“Your love made a slave of me,
But the love you gave you took away from me.”
Why When The Love Has Gone,
Isley Brothers 1967
Floyd Mayweather will be 42 in February. Full on middle age. Irrespective of what he does in the squared circle from this point on he will forever remain one of the finest prize fighters to ever lace ’em up. Fast, elusive and a diligent and instinctive reader of opponent’s weaknesses and ‘tells’, Mayweather’s mastery of the conventional was so complete, so absolute, he could bend and manipulate the old standard tunes with frills and trills in the way Whitney might when faced with a number from the American Songbook. And yet. And yet. And yet.
He still leaves me cold. It is ironic, given his desire to chastise those who follow in his financial wake, that he remains entwined with the sport, however spuriously, in the pursuit of spotlight, of easy money, despite retirement and record breaking earnings.
Like contemporary, Manny Pacquaio, who admitted recently, “When I stopped boxing, I just realized watching some fights I feel so lonely”, the hundreds of millions of dollars they’ve earned are not a panacea against the restlessness of retirement. Perhaps, the effrontery I feel at this morning’s bout with a bantamweight kickboxer debuting as a boxer, to follow the MacGregor larceny of 18 months ago, is a hollow emotion. After all, the fight was no such thing, and Mayweather’s bulky frame only exaggerated the chasm between the two even within the confines of an exhibition.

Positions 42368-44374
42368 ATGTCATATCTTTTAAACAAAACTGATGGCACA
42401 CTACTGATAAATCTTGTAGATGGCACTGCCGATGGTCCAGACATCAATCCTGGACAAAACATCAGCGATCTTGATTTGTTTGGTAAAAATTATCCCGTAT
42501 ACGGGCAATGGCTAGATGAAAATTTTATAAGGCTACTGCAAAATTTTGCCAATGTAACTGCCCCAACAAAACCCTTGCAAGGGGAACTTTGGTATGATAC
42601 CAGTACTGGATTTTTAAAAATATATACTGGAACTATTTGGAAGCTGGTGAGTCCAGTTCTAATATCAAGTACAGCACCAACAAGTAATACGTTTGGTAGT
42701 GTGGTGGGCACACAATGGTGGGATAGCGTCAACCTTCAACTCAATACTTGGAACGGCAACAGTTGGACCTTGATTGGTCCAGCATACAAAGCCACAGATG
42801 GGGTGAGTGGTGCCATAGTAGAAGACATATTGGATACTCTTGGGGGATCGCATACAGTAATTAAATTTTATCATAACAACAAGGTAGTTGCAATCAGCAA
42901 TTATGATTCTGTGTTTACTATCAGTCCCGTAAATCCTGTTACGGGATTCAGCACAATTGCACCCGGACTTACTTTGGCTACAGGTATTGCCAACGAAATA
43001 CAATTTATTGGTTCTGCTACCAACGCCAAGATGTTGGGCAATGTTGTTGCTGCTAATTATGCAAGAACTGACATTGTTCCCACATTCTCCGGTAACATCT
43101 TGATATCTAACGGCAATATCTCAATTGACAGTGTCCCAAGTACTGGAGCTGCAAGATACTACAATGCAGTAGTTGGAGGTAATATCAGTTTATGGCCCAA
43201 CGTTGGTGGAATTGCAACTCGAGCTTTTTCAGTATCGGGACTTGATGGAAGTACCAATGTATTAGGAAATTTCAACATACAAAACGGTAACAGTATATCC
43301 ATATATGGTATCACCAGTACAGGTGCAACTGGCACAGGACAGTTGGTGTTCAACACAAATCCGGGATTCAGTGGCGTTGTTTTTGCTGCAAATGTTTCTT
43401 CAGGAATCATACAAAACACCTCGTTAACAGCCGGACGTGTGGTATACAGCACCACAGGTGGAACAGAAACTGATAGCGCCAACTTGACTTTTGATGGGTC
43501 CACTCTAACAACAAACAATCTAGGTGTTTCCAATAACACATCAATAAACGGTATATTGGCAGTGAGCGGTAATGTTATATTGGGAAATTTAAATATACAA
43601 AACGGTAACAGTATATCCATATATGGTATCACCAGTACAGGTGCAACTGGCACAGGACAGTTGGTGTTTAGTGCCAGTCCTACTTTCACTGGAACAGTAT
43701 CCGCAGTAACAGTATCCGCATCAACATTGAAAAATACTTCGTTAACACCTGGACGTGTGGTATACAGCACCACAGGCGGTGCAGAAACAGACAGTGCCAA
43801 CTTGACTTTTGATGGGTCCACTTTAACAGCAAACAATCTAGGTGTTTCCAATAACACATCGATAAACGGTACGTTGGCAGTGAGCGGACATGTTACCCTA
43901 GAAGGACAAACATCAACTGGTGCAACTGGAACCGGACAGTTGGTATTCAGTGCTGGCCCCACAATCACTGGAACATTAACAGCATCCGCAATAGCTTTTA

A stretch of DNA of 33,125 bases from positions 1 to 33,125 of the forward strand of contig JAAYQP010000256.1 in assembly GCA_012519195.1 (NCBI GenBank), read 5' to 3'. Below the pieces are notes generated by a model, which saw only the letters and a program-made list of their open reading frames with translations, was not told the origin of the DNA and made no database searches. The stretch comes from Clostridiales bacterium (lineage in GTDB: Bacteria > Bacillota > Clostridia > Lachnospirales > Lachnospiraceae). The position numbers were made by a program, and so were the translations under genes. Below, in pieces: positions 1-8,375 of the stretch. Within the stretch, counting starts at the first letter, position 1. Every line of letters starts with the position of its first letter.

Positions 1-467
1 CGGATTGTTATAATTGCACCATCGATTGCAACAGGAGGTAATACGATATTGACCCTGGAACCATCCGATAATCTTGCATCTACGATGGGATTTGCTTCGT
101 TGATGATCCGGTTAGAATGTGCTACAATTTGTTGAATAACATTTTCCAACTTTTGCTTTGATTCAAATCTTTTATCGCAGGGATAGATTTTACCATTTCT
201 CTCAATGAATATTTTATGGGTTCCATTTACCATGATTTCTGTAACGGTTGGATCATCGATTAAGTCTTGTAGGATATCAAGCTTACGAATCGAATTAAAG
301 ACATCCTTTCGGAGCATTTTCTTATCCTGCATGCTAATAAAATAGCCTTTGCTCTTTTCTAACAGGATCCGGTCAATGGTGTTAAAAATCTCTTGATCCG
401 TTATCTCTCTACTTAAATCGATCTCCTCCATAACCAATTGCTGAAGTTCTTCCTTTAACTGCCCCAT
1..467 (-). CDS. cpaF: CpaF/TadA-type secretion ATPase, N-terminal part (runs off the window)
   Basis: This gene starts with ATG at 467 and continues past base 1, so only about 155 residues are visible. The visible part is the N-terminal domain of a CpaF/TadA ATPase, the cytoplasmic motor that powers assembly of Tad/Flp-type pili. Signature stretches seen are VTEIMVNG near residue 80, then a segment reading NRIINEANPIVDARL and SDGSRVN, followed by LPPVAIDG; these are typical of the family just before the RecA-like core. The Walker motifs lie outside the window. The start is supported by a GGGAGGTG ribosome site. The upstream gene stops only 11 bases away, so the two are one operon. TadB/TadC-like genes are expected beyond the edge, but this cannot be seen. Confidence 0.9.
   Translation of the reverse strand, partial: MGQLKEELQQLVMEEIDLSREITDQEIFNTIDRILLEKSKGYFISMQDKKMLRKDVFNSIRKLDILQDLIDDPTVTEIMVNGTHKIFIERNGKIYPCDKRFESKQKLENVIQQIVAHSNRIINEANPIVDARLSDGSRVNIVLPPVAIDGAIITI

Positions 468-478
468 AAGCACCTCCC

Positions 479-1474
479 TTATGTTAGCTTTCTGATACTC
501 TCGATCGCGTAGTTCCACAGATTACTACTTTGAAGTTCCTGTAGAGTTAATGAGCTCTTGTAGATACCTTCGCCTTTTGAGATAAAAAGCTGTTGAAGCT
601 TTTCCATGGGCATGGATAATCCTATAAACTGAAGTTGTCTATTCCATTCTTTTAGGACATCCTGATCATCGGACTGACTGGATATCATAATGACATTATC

The fact Mayweather opted to bludgeon the inexperienced and smaller man in a rare act of aggression rather than ‘carry’ him for the allotted 3 rounds revealed weakness not strength. But maybe that is, again, my inherent dislike of the man.
Perhaps it reveals more about me as an observer of a man I’ve never met, that my distaste for the event, the Mayweather performance and much that preceded it within Mayweather’s ‘real’ career, grows with every second I am exposed to the self-styled TBE. A moniker at odds with my own summary of his capabilities, or his prospects had he ever stared across the ring at a prime Tommy Hearns or Sugar Ray Leonard. Or Sugar Shane at Lightweight for that matter.
Ideally, he would, despite all the accepted brilliance he has possessed and provided, disappear into retirement. Alas, he refuses to. Typically, when I’m consumed by this emotion it is in the interests of the fighter in question, with regard Mayweather my hope that he retires is informed solely by disinterest.